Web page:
Unfortunately they (and the report) doesn’t address the question of why so many people drive in the first place, how demand can be reduced. No mention of car clubs, public transport, cycling or simply charging drivers for the spaces they use rather than just providing spaces for free. The BBC gives Bluewater, which provides 13,000 free parking places ‘right next to the M25’, as an example of good practice because they have lots of tree shade. The architect of the Bluewater car parks is quoted as saying “[car parks] should be designed in such a way that they “honour the heroic routine” of driving, working and shopping.”

Heroes, driving, shopping? Now this is getting seriously weird!

They also make no mention of the dramatic reductions in car traffic in many UK cities since about 1995 or the impressive drop in parking demand in Canary Wharf recently; in the late 1990s 12% of workers in Canary Wharf ‘demanded‘ parking spaces, but now only half that number do. I am not sure why This is London uses the phrase ‘demand’; I could ‘demand’ more cycle racks or free bus travel and nothing would change! But I guess heroes can demand anything.

Anyway… I have written to the BBC with my views and will see if I get any sort of response.

A happy Mr Toad!

21 Jan

Mr Toad will be delighted that he can continue to park for free in Westminster. Colin Barrow, the councilor leader (Conservative) said he would step down in March after announcing that the council’s controversial plans to actually charge people to park cars in one of the richest places in the country during evenings and on Sundays was to be scrapped. Paul Dimolden, Westminster’s Labour group leader said that he had paid the “ultiminate price for his poor judgement”. Don’t you just love party politics! I find it curious that this is the second place where Conservatives have been pressing for tougher parking restrictions and where the local Labour group has been opposing it.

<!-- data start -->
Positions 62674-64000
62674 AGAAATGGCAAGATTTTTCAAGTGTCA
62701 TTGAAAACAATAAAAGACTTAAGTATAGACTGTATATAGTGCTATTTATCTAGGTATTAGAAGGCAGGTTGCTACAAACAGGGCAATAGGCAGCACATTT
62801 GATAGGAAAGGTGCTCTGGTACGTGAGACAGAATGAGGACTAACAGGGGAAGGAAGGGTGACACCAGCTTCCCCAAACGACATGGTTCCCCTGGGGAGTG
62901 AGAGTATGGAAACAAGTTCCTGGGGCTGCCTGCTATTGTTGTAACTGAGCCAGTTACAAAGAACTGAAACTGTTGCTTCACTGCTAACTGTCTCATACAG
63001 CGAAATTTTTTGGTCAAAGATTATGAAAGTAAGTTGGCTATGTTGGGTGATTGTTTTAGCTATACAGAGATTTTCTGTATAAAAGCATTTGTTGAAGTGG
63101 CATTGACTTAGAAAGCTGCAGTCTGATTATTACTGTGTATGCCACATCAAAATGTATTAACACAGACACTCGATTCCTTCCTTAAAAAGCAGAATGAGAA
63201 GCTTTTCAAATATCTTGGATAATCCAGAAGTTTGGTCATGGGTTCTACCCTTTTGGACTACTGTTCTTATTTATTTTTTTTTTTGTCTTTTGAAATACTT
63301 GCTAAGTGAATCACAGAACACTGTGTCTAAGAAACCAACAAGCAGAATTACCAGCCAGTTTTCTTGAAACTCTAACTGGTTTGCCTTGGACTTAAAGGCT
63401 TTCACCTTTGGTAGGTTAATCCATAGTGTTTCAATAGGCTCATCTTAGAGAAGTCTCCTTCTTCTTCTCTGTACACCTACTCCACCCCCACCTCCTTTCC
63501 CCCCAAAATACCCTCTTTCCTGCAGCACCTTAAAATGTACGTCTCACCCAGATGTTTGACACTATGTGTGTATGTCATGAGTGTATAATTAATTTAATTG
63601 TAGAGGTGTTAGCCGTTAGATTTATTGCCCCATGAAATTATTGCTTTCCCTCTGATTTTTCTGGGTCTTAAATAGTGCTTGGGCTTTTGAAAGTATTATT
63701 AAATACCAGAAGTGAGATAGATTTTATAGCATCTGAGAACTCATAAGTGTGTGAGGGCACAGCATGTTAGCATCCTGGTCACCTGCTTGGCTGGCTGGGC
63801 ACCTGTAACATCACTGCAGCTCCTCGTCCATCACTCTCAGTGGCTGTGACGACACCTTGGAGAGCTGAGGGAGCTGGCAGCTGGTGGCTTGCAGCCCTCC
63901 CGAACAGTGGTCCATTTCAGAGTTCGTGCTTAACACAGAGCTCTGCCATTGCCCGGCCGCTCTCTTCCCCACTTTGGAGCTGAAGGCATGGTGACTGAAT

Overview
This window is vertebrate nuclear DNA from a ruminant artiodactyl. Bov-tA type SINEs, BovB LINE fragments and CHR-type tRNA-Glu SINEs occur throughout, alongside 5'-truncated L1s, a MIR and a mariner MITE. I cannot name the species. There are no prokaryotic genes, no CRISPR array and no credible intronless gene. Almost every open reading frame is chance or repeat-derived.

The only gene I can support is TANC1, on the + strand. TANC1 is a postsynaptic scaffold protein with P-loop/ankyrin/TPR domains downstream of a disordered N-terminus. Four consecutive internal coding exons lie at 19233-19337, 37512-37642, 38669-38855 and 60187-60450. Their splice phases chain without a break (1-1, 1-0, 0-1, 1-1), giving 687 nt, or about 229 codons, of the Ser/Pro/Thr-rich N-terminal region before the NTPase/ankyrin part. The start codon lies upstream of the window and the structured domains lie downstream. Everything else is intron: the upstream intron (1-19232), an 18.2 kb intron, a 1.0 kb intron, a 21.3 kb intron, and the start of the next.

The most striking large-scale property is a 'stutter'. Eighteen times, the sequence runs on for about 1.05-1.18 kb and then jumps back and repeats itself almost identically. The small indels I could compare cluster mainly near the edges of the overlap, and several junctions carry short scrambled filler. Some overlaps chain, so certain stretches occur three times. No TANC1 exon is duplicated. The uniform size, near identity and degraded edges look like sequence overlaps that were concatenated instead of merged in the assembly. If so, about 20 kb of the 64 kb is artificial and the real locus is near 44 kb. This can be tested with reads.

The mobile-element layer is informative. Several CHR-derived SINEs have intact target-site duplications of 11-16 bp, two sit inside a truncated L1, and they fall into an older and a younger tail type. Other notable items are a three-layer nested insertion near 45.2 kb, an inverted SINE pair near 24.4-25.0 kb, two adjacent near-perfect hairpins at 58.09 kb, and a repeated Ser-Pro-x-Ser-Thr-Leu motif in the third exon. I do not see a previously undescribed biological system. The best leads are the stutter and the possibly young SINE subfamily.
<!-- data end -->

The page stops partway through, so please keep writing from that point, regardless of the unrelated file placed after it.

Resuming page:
A very happy toad! (copyright image)

All in a tizzy in Westminster

3 Dec

Philip Green is outraged that motorists in Westminster will be charged to park on the street until midnight each weekday and until 6pm on Sundays. He says “people who come to London know they have got to find a place to park. Charging people on a Sunday is just outrageous behaviour” (umm, most people come by train and a few people seem to think your tax arrangement are a bit outrageous as well, and while we are at it, could you please stop your staff parking in the pedestrianised Arras Square in Ipswich?).  The Bishop of London said he was concerned that the legislation would be “detrimental to the parishioners who have met Sunday by Sunday in our parish churches for hundreds of years” (gosh, and to think that they have been driving to church in cars for hundreds of years – amazing). Karen Buck, MP for North Westminster thinks the charges would be illegal (actually, Karen, there is significant legal evidence that it is illegal to park on the highway at all –  Surrey County Council says if clearly on their website, stating that: “in common law, drivers have the right to pass and re-pass along the road. There is no legal right to park on a road, verge or footway“). Lord Young, the PMs business advisor said that the move ‘would destroy the West End’ (of course it would your Lordship – people come to see all the cars lined up on the roads, without them what is there to see).

Philip Green is ‘outraged’

Dropped kerbs and ‘Special enforcement areas’

9 Nov

It appears to be a requirement that all rules relating to parking and pavements should be confusing and ineffective and slow to come into force. By way of example, lets look at the relatively introduced legislation which bans parking across dropped kerbs.